Other resolutions/goals:

– Get the lacrosse team officially registered and have a schedule for next season

– Don’t turn down an invitation. My friend Pat, in Russia, has commented on this more than once in his blog, but you never really know who you’ll end up meeting or what kind of fun you’ll have when you get invited somewhere.

– Keep traveling/taking advantage of my current position. I have absolutely NO idea where I’ll be next year (the possibilities are literally all over the globe) so I’d like to take advantage of my place in central Germany, not to mention central Europe.

Hope everyone had great holidays and look forward to entertaining updates coming from my family and Jessie!

January 8, 2011 Posted by | Germany | , , , , , , , , , , , , , | Leave a comment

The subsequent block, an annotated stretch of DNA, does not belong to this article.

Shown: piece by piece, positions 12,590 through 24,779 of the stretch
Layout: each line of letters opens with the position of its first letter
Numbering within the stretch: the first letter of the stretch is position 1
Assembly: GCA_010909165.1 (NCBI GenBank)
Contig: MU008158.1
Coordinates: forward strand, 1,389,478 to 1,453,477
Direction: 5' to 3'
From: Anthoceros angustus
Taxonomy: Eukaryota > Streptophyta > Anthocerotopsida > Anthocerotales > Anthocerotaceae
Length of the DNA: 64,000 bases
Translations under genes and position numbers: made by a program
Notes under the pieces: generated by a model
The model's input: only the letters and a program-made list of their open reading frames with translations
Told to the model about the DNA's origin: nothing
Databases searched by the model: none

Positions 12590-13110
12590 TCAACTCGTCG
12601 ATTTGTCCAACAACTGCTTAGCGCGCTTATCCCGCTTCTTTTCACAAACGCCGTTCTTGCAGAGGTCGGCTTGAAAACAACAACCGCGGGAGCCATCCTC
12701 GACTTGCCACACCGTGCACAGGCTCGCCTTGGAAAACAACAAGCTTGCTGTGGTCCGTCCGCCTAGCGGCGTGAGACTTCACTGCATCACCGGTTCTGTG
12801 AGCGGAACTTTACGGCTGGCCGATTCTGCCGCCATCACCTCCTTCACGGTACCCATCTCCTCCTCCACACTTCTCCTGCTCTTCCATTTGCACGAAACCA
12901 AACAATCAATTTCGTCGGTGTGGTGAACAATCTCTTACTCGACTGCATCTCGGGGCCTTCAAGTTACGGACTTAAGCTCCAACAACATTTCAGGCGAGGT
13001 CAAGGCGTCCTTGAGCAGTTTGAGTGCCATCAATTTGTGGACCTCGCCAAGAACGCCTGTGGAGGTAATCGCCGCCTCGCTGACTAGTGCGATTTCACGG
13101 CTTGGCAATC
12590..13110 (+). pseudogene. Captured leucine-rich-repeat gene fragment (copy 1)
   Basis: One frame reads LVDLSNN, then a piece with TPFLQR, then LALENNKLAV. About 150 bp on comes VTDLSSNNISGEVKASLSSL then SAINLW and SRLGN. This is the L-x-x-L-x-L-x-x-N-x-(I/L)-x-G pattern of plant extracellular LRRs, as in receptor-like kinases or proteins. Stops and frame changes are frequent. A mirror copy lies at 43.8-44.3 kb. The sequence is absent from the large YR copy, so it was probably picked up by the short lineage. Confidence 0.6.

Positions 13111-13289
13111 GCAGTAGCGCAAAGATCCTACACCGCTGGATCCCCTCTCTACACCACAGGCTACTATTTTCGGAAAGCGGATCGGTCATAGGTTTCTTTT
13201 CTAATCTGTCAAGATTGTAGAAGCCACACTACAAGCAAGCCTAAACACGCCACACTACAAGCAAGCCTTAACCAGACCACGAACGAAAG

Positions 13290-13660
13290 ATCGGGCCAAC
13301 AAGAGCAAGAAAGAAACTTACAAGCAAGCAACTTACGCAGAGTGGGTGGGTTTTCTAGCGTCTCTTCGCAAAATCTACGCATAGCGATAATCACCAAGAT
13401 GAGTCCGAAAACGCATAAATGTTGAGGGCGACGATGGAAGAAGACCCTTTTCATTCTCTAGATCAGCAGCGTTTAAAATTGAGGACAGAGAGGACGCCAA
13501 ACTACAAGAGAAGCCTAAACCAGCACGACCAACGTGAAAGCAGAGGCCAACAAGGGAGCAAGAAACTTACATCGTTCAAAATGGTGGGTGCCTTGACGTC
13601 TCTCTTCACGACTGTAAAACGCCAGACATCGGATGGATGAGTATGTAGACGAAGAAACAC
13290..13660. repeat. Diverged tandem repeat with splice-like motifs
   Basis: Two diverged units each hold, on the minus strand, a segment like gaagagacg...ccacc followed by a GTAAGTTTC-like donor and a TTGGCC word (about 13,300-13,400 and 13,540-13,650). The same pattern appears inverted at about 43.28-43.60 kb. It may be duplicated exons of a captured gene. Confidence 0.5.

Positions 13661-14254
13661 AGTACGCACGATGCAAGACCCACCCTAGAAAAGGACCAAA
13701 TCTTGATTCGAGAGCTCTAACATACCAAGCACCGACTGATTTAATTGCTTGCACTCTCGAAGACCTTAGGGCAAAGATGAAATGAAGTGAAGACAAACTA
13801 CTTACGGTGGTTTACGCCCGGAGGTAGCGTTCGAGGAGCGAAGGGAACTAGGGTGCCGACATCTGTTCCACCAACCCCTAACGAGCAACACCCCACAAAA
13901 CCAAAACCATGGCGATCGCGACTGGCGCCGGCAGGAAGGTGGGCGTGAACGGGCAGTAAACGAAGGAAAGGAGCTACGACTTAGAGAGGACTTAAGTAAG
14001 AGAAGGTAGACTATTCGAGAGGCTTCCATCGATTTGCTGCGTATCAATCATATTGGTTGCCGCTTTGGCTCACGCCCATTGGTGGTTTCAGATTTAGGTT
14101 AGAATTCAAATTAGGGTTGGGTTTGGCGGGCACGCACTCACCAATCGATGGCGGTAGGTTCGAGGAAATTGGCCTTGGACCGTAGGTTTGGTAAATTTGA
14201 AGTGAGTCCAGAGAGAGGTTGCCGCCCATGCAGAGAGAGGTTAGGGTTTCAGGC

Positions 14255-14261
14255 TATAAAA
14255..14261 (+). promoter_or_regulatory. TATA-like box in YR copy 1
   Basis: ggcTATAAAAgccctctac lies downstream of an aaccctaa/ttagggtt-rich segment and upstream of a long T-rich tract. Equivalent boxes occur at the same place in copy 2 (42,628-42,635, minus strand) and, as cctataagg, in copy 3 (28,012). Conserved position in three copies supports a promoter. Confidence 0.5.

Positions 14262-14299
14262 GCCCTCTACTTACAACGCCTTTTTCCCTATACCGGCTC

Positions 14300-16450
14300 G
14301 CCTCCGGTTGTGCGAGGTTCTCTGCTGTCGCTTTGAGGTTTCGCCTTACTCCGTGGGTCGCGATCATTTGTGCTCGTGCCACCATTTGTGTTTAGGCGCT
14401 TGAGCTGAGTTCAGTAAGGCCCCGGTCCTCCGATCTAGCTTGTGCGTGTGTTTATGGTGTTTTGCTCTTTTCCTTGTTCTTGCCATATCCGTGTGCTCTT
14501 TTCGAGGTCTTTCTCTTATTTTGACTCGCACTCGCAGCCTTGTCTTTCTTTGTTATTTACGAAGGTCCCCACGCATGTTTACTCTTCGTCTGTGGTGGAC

Tomorrow is Mantelsonntag- literally translated as “Jacket Sunday”. In Germany, all of the stores are closed on Sundays, but on this one, the stores will be open with special discounts on coats, winter clothing, and most clothing in general. I should be receiving my monthly stipend money any day now so needless to say, I’m pretty excited for tomorrow. In other news, this week has been great, probably the best so far (and here’s why):

The Weather: YES we are back into fall and momentarily taking a break from winter! The trees have changed to colors other than just green or a weird yellow, the temperature has been in the 50s sometimes even the 60s the past few days, and this weekend the market square is full of vendors. Since Halloween isn’t really celebrated here (and I’m really bummed about that) they tend to focus on All Saint’s Day (Nov 1). So there’s no school/work on Monday and the market this weekend is in celebration of that holiday.